Re: [gamedesign-l] Digest Number 503
> ________________________________________________________________________Really your two reasons are should be for why you dislike _poor_
> Message: 5
> Date: Sun, 31 Mar 2002 22:37:59 +0200
> From: Lothar May <L-May@...>
> Subject: Two things I most dislike in text-based adventures
> there are some reasons why I don't like many text-based adventures,
> and the two most important of these reasons are:
text-adventures. Good text adventures have had "goto baker" or
"follow fred" like commands for the last 15 years ('87 maybe a bit later
than that). Also any reasoanble adventure would start you off with some
task to do, even if it is as basic as getting home. Finally poor
vocab for the command parser is simply lack of effort on the designer's
Monday, April 01, 2002, 5:13:46 PM, you seemed to have written:
> Really your two reasons are should be for why you dislike _poor_But this often only works after you first visited a place. Still, at
> text-adventures. Good text adventures have had "goto baker" or
> "follow fred" like commands for the last 15 years ('87 maybe a bit later
> than that).
the beginning, you often have to wander around north and south and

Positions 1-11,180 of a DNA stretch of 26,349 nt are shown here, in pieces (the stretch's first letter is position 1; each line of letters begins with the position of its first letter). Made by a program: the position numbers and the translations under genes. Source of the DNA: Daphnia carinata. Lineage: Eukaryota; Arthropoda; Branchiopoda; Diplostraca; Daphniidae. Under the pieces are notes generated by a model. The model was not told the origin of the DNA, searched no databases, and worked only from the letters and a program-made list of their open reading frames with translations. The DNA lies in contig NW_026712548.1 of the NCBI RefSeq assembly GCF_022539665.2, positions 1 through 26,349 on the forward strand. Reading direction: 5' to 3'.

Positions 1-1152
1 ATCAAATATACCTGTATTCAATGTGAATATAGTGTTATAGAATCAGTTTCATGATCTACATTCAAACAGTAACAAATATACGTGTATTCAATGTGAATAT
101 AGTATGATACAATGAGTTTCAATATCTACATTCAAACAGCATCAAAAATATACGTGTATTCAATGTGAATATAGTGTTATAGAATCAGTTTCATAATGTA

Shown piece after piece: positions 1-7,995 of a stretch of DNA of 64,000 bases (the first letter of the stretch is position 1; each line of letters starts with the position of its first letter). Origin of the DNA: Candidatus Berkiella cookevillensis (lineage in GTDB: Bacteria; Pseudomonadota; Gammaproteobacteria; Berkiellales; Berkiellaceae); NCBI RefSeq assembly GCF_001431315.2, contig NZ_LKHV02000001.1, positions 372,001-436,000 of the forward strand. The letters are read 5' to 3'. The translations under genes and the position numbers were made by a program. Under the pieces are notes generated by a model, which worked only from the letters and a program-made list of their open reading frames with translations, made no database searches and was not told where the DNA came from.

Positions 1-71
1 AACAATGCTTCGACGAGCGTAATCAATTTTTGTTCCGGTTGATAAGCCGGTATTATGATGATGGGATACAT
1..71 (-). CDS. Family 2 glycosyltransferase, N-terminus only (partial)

north. Things like "follow fred" normally only work if you do them in time,
otherwise they won't. You can't expect from a player to type in
"follow fred" straight away and not try something else, at least
not from a player who usually doesn't play text-based adventures.
> Finally poorCertainly it's lack of effort on the designer's part, but often it has
> vocab for the command parser is simply lack of effort on the designer's
nothing to do with poor vocab. As a designer, you can only think of
the words a player might enter if you give him a task - he might enter
anything if you don't, and even considering hundreds of words won't help
you in that situation.
> But this often only works after you first visited a place. Still, atI think you're asking to be able to see other rooms from where you're
> the beginning, you often have to wander around north and south and
standing, in a text adventure. It's been done, I remember Suspended had
this sort of thing, but models of visual occlusion are not the usual fare of
text adventures. You could have a list of adjacent rooms. Well, for that
matter you could have a list of compass exits. A lot of people don't like
the artistic effect of explicit room exit lists, but it does make navigation
Brandon Van Every Seattle, WA
20% of the world is real.
80% is gobbledygook we make up inside our own heads.